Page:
Spoilers ahead for this week's Batman #45.
Tony Daniel might be a new regular artist on Tom King's Batman, but he isn't exactly new to the character. The writer/artist has seen Batman through some of the most high-profile stories of the last decade.
But Daniel is excited about working with King on the character, hoping to stay on the title with King for another 50-plus issues as he rotates with the other regular Batman artist Mikel Janín.
Daniel is starting his new run on Batman this week with #45's "The Gift," a wild time travel story that sees Booster Gold changing history so there's no Batman. The resulting version of Gotham City allows Daniel to invent new costumes and settings and utilizing his style's mix of "realism and cartoony," Daniel said.
"It’s eerie. And I love that," Daniel told Newsarama. "The story reads like an eerie nightmare. I can’t describe it, but it’s a work of art by Tom."
And readers seem to be responding. According to Daniel, Batman #45 has already sold out with a second printing underway. "Up over 8,000 copies from the issue before," he said.
Newsarama talked to Daniel to learn more about his run on Batman, what it's like drawing Booster Gold, and why working with King is such a great experience that he wants to stay on the book indefinitely.
Newsarama: Tony, your history with Batman has seen the character through some of his most high-profile stories. You've seen a lot happen to this guy during your various runs, haven't you?
Tony Daniel: I have, most notably "Batman R.I.P." "The Black Glove" and then Battle for the Cowl and then the Dick Grayson Batman run that led up to the “New 52.”
Nrama: As I thought back to your other comic books, it feels like you always come back to Batman, and now you're back on interiors. Are you drawn to this character?
Daniel: Since Detective Comics I’ve only done a little bit. I contributed a few issues of Batman and Robin Eternal. It seems like I’ve done more though. Possibly because he was a member of the Justice League, in "Rebirth," but even that I only contributed four issues. But I get that people identify me with Batman because I spent a lot of time with the character. It’s a good thing I think.
But truthfully, I knew I always wanted or needed a return to the character. I’m notorious for picking apart my work and demanding that I keep a forward momentum in terms of my craft. Certainly I feel I’ve grown enough since my last run, which was over five years ago, to give something new, which I think I am and will be doing. I have high hopes for creating my best work to date on this run.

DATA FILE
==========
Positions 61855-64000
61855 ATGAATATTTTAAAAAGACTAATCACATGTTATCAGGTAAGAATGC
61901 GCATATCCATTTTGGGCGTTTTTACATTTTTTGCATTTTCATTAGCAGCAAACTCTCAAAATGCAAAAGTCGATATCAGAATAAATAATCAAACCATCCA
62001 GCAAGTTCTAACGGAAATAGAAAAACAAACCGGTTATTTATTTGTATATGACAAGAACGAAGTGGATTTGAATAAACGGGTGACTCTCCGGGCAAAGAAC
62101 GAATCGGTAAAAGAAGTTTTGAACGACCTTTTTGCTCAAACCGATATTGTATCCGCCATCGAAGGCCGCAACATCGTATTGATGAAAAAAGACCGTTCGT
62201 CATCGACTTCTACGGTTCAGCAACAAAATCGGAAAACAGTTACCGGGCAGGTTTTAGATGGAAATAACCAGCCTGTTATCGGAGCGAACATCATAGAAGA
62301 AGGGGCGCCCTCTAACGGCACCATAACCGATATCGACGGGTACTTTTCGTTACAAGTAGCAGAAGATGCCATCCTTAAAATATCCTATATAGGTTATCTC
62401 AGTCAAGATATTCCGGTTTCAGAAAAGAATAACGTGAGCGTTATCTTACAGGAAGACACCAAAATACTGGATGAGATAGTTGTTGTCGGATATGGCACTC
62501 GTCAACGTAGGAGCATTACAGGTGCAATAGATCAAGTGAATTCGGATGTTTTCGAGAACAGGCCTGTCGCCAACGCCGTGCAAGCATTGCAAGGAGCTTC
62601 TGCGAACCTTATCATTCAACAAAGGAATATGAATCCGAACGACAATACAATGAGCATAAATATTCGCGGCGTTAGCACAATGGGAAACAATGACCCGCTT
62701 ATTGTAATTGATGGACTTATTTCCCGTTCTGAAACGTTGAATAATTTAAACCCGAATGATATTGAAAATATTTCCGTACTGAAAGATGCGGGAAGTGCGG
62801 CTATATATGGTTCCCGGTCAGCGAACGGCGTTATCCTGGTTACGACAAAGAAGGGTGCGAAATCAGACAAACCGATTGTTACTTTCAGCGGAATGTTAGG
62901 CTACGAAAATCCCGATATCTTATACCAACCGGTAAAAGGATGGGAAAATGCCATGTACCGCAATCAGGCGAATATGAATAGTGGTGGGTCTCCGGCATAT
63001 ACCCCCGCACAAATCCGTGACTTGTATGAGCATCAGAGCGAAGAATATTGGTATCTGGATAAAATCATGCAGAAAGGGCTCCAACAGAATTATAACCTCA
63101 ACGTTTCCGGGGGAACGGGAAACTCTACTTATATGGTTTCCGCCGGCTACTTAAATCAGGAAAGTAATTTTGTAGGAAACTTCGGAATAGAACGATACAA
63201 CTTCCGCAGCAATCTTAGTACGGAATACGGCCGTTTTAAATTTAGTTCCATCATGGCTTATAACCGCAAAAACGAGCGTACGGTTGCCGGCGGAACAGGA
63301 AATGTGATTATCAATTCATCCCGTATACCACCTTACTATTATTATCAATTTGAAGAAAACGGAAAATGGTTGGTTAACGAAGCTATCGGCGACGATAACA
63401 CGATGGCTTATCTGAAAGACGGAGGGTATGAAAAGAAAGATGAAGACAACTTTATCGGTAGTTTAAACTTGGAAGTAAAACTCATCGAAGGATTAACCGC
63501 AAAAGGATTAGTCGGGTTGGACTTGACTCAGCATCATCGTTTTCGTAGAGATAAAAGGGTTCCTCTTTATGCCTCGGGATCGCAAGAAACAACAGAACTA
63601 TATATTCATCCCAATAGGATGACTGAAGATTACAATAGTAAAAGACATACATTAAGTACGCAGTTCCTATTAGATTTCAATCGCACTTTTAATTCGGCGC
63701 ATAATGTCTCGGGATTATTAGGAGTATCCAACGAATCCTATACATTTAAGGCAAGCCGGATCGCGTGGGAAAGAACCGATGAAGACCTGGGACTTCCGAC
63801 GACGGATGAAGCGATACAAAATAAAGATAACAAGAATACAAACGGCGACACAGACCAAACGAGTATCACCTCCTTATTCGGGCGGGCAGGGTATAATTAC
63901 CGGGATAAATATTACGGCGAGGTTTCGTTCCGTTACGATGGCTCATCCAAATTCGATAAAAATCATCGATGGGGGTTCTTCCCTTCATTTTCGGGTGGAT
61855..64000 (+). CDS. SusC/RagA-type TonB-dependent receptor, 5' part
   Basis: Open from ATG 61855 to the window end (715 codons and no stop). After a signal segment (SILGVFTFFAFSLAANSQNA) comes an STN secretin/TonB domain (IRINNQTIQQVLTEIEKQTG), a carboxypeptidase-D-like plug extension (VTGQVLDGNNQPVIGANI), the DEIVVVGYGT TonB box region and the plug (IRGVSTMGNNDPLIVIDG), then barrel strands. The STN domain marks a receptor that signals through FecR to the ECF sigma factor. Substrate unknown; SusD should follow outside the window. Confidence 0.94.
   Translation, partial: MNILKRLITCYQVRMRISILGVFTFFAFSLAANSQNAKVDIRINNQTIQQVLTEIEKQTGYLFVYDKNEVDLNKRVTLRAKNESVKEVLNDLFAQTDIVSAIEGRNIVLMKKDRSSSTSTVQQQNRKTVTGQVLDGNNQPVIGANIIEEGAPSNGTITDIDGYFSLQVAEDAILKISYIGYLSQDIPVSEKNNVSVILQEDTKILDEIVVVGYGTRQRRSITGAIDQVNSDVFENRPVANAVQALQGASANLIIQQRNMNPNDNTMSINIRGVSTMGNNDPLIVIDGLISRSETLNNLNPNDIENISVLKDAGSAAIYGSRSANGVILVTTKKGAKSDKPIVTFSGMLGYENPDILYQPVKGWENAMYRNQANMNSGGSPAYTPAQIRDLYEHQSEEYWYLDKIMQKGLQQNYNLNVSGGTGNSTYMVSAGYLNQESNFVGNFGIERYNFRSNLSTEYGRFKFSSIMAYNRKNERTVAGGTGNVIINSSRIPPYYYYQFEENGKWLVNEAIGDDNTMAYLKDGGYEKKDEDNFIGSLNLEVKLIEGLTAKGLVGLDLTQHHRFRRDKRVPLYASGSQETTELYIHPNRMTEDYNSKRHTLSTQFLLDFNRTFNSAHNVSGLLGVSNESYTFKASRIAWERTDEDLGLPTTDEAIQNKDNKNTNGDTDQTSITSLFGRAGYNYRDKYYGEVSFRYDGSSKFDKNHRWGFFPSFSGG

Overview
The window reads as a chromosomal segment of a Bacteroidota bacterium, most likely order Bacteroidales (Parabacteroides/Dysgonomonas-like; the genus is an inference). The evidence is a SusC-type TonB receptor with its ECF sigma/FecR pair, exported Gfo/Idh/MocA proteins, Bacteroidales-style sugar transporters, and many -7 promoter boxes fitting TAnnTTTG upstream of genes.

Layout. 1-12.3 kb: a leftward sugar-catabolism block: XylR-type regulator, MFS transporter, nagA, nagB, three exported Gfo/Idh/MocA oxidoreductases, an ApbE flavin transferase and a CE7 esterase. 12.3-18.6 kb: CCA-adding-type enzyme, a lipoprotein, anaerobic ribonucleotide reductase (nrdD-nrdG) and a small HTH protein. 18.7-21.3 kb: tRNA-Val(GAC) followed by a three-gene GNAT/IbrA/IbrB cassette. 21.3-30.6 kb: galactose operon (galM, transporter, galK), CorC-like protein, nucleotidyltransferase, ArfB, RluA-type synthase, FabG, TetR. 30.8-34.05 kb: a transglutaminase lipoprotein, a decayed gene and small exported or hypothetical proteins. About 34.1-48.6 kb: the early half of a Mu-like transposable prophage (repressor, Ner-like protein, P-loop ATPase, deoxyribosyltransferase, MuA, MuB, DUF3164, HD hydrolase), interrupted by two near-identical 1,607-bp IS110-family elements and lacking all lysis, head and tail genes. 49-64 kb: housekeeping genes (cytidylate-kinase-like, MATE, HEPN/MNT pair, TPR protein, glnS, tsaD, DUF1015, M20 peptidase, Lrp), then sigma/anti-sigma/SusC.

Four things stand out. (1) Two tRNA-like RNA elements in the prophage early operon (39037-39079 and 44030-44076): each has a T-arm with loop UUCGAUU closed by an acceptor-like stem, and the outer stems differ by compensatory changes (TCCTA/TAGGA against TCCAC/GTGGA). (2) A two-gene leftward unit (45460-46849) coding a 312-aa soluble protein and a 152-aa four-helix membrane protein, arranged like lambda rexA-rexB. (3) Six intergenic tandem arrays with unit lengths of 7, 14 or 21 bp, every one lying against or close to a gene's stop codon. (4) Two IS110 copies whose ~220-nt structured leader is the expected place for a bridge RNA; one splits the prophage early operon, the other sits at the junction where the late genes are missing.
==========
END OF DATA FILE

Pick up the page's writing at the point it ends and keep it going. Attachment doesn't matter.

Nrama: Your run on Damage was pretty short - which was said to be an artist-driven series. Was that another example of Batman calling to you? Or was it this story with Tom King in particular that brought you back this time?
Daniel: I really wanted to work with Tom King. I felt like his storytelling style would work nicely with my own style. He sort of reminds me of Alan Moore in storytelling sense, and I’ve worked with Moore on Spawn: Bloodfeud. That experience with Moore, and that style of storytelling really helped shape my own visions as an artist. Though I moved away from the wide screens and grids since then, I feel like I can do that well and it forces me to become a better storyteller.
When a writer is too open sometimes I feel like I have too many choices and I don’t know which one to pick because they’re all cool in my head. With Tom, it’s a real collaboration in that sense. He gives me something really solid to work with, a nice piece of clay that’s half molded, so to speak. Then I get to shape it and make it look pretty for everyone else.
Nrama: OK, you mentioned Tom's scripts. Can you describe a little more about what you meant?
Daniel: Tom’s scripts are pretty tight. Every panel is described and I know what everyone is saying. It’s the opposite of the way I worked on Damage, which was very loose and plot-driven.
But I prefer working this way, like I am with Tom. The plot way of drawing a book is easier for me only if I’m also the writer. So, I’m relieved that Tom works this way. I think it makes me do better work.
Nrama: Is there anything else you can tell us about the writer/artist collaboration with Tom as writer?
Daniel: We had dinner recently and he just asked me what kinds of stories do I want to draw. I want to draw whatever stories he wants to cook up. He threw some ideas at me that really clicked. But what’s awesome is, he cares about what I want to do. Not all writers give a sh*t. So I think Tom and I will make good collaborators the way we’re working right now.
Nrama: Let's talk about this story you're creating with Tom. What's it been like getting your hands on Booster Gold and getting to draw a story featuring the character?